After filling our tummies with the delicious babi guling at Ibu Oka’s, we continued our photography journey. Our next stop was Tegallalang. It is situated to the north of Ubud. It is a market town known for its wood carvings as well as temples and surrounding land terraces planted with rice. While we were there, we passed by a multitude of craft shops. Also, Boby told us he too is a wood carver. Fantastic isn’t it? Such a talented driver we had.

As we approach nearer to Tegallalang, we could see some tourist buses. It wasn’t a very crowded spot. Everyone is here to enjoy the magnificent vista of cascading rice terraces. Unfortunately, Bali has not been raining lately and the crops seem to be awfully dry. There were also a stretch of shops along the road opposite the rice terraces. The shop owners will come pestering us to buy something while we are shooting our photos. Well, they are after all making a living, so a courteous ‘no’ to them is as good and they will be happy to pester the other tourists around.

The farmer uncle

We walked a few steps down the rice fields and we saw an old uncle holding some crops. He was a happy uncle. He stayed and had me shoot some photos of him. After we thanked him, he asked for some money, so we handed him a small tip. At least he didn’t forced us to pay, unlike the porters at the Denpasar airport.

Besides the coconut trees that surround the rice terraces, there were also little huts around. Fann & I walked further down to check out what these huts were. To our amazement, these were huts where you can indulge in a nice meal or a drink while enjoying the beautiful rice fields.

As we were halfway shooting, a little girl approached us and offered to bring us nearer to the rice terraces with a fee at IDR200,000. As the weather was getting rather hot, I was reluctant at the enormous price tag offered. I smile and said no to the girl, then she offered a half price discount. I continued to say no, while she keeps offering lower and lower prices. As I began to notice that she’s actually starting to simply mumble prices at me. Fann & I quickly left the scene. I didn’t like to be bothered when I’m taking photos and so I didn’t manage to check out the rice fields properly. It distracted me and I also didn’t get to shoot any nice angles. But looking on the bright side, I guess that’s one good reason to go to Bali again.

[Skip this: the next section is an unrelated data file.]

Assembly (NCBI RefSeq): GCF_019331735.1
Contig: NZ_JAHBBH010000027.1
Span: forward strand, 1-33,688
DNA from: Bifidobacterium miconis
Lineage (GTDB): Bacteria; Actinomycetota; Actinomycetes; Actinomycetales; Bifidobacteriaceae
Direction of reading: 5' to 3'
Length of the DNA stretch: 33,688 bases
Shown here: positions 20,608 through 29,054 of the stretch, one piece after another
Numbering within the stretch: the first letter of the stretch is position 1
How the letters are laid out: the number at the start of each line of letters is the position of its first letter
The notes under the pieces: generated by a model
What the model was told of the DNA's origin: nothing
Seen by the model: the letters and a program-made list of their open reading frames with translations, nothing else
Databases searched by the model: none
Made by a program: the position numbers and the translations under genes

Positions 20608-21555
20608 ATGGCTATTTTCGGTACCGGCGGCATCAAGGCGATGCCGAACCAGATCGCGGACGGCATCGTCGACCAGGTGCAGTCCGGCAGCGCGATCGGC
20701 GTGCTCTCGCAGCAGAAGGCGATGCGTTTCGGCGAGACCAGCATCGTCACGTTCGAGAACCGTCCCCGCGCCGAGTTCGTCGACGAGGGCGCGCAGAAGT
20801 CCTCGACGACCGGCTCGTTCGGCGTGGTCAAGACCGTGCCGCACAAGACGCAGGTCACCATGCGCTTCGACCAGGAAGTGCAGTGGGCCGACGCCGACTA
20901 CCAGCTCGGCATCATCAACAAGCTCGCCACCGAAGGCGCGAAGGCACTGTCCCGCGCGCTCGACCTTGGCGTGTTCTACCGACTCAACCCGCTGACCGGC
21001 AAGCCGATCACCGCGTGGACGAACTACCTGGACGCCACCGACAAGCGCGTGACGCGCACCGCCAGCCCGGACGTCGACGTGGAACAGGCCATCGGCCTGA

A worker roasting the coffee beans

Boby told us that he would be taking us to a coffee plantation next. The both of us weren’t such a big coffee fan, but since he insisted we go, it wouldn’t harm to give it a try. Afterall, it’s a coffee plantation, it’s gonna be ‘as fun as a petting zoo for plants. We came to this place called Bali Pulina Agro Tourism. We were greeted by a nice lady guide at the plantation and she introduced the things around the plantations. According to her, Indonesia is famous for it’s Kopi Luwak (Civet Cat Coffee) and this place is one of the plantations for the Luwak. This coffee is also known as the world’s most expensive coffee.

Kopi Luwak halfway there (Poop Coffee)

The Kopi Luwak is expensive due to it’s smelly process. In short, the civet cats will choose the highest grade of coffee beans and eat them. After going through their highly evolved coffee filter intestines, they will poop it out again. The workers will then take the poop and wash it thoroughly (as they have claimed). After that, they will dry the beans and grind them into powder form for us to enjoy. I was skeptical by this kind of mumbo-jumbo. But I kid you not, as our guide asked us to smell the kopi luwak powder, the aroma of the coffee is EXTRAORDINARY! The aromatic coffee smells absolutely heavenly. It’s the total opposite of what you would imagine poop coffee would smell like.

Our stretch of coffee (Lemon Tea, Ginger Tea, Ginger Coffee, Ginseng Coffee, Cocoa Coffee, Pure Cocoa, Vanilla Coffee, Balinese Coffee) from left to right